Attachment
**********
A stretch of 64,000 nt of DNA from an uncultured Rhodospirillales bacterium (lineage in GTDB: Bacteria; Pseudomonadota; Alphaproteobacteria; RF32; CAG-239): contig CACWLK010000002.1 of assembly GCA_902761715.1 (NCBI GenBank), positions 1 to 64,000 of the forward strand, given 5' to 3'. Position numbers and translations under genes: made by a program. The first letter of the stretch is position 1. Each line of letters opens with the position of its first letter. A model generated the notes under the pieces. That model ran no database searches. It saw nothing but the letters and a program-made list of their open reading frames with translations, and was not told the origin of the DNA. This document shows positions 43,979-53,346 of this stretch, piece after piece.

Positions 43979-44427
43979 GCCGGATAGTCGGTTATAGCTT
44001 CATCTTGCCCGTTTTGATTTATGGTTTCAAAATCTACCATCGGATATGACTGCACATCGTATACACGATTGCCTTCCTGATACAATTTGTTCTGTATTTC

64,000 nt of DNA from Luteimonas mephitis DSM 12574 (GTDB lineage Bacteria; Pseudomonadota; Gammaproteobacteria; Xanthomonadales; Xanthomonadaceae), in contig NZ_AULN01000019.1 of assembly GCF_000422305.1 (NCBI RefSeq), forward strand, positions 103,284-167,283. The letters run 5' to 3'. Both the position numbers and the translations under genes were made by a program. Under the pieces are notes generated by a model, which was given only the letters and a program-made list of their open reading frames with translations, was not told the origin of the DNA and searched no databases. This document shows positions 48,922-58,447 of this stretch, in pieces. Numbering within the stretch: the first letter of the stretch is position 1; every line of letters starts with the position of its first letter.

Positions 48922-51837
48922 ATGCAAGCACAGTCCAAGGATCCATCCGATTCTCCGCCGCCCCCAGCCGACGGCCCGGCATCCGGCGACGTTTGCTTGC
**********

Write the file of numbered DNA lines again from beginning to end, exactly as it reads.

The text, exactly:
A stretch of 64,000 nt of DNA from an uncultured Rhodospirillales bacterium (lineage in GTDB: Bacteria; Pseudomonadota; Alphaproteobacteria; RF32; CAG-239): contig CACWLK010000002.1 of assembly GCA_902761715.1 (NCBI GenBank), positions 1 to 64,000 of the forward strand, given 5' to 3'. Position numbers and translations under genes: made by a program. The first letter of the stretch is position 1. Each line of letters opens with the position of its first letter. A model generated the notes under the pieces. That model ran no database searches. It saw nothing but the letters and a program-made list of their open reading frames with translations, and was not told the origin of the DNA. This document shows positions 43,979-53,346 of this stretch, piece after piece.

Positions 43979-44427
43979 GCCGGATAGTCGGTTATAGCTT
44001 CATCTTGCCCGTTTTGATTTATGGTTTCAAAATCTACCATCGGATATGACTGCACATCGTATACACGATTGCCTTCCTGATACAATTTGTTCTGTATTTC

64,000 nt of DNA from Luteimonas mephitis DSM 12574 (GTDB lineage Bacteria; Pseudomonadota; Gammaproteobacteria; Xanthomonadales; Xanthomonadaceae), in contig NZ_AULN01000019.1 of assembly GCF_000422305.1 (NCBI RefSeq), forward strand, positions 103,284-167,283. The letters run 5' to 3'. Both the position numbers and the translations under genes were made by a program. Under the pieces are notes generated by a model, which was given only the letters and a program-made list of their open reading frames with translations, was not told the origin of the DNA and searched no databases. This document shows positions 48,922-58,447 of this stretch, in pieces. Numbering within the stretch: the first letter of the stretch is position 1; every line of letters starts with the position of its first letter.

Positions 48922-51837
48922 ATGCAAGCACAGTCCAAGGATCCATCCGATTCTCCGCCGCCCCCAGCCGACGGCCCGGCATCCGGCGACGTTTGCTTGC